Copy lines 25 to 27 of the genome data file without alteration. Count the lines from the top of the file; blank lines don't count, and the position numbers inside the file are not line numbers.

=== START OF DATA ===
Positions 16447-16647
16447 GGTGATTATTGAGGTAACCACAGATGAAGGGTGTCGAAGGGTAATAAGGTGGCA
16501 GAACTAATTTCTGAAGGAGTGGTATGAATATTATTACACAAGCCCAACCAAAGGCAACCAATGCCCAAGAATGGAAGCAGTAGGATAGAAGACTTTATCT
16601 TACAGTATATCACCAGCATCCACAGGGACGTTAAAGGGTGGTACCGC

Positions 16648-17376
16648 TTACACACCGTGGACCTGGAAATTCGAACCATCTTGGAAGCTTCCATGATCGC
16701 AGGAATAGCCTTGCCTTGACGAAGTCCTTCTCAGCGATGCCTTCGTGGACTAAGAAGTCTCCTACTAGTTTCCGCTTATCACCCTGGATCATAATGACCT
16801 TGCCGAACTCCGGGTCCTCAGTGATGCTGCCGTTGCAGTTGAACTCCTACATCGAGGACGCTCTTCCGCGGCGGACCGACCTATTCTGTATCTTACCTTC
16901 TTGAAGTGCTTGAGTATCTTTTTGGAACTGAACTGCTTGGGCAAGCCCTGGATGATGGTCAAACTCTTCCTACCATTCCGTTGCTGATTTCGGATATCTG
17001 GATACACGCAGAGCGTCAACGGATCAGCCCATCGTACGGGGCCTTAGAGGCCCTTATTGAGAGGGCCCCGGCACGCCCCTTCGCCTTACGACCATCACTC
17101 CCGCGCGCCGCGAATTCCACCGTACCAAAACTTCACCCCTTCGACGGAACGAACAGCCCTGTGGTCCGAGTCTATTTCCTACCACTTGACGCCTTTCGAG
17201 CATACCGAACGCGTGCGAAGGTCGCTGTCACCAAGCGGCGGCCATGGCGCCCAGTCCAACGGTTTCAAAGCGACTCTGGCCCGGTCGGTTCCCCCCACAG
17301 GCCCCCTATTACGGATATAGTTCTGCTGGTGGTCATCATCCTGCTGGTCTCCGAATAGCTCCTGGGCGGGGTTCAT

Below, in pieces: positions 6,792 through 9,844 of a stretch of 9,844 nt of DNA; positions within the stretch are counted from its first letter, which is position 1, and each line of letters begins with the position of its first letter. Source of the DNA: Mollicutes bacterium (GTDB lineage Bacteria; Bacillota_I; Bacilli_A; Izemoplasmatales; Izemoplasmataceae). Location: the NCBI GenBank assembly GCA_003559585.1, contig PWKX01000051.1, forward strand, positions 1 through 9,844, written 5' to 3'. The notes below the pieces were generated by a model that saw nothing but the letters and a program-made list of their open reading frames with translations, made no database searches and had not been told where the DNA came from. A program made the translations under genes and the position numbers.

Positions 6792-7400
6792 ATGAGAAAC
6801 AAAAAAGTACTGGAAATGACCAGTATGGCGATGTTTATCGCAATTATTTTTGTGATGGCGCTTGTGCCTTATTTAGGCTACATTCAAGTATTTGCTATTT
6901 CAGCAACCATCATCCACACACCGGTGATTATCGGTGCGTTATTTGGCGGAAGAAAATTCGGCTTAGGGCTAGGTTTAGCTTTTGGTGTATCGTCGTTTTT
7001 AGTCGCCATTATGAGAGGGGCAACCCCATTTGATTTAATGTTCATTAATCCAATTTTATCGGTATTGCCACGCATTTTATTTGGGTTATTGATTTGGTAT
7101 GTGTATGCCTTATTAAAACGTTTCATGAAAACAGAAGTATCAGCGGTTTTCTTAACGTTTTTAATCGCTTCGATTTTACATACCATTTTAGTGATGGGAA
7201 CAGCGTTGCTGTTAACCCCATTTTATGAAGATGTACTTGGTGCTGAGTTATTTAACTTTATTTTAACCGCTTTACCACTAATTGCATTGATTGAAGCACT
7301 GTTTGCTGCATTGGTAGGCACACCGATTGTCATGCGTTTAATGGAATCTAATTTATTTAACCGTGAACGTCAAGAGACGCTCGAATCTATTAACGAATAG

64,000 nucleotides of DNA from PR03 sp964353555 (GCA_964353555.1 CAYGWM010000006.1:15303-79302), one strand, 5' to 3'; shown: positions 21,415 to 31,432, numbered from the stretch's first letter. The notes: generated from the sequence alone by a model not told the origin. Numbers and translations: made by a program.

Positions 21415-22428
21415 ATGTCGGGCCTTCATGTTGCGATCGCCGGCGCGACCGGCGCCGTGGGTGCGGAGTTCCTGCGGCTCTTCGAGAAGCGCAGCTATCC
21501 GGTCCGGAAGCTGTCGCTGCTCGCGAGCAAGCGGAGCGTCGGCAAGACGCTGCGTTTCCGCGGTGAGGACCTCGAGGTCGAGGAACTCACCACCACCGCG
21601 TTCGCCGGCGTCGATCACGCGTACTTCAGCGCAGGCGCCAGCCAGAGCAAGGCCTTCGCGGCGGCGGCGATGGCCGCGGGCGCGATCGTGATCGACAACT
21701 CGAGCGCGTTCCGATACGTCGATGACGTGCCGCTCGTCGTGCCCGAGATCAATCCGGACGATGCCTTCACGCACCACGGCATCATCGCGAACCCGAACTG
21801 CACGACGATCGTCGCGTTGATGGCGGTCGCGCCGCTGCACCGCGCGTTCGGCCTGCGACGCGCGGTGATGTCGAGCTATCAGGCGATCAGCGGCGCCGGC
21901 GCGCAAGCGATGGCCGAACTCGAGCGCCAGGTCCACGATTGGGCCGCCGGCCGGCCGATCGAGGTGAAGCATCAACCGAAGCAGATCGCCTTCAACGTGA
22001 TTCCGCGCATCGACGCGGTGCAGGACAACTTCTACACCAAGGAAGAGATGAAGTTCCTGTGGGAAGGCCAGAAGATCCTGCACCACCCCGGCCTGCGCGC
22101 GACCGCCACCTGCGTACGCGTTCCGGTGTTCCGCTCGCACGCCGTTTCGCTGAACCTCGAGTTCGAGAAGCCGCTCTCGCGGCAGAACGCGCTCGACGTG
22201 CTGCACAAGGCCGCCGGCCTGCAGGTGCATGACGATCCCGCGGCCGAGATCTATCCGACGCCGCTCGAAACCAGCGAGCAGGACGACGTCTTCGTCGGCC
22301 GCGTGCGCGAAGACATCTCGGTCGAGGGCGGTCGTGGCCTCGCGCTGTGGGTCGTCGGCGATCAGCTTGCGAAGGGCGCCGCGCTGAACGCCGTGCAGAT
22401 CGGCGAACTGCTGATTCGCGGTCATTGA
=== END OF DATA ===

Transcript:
21415 ATGTCGGGCCTTCATGTTGCGATCGCCGGCGCGACCGGCGCCGTGGGTGCGGAGTTCCTGCGGCTCTTCGAGAAGCGCAGCTATCC
21501 GGTCCGGAAGCTGTCGCTGCTCGCGAGCAAGCGGAGCGTCGGCAAGACGCTGCGTTTCCGCGGTGAGGACCTCGAGGTCGAGGAACTCACCACCACCGCG
21601 TTCGCCGGCGTCGATCACGCGTACTTCAGCGCAGGCGCCAGCCAGAGCAAGGCCTTCGCGGCGGCGGCGATGGCCGCGGGCGCGATCGTGATCGACAACT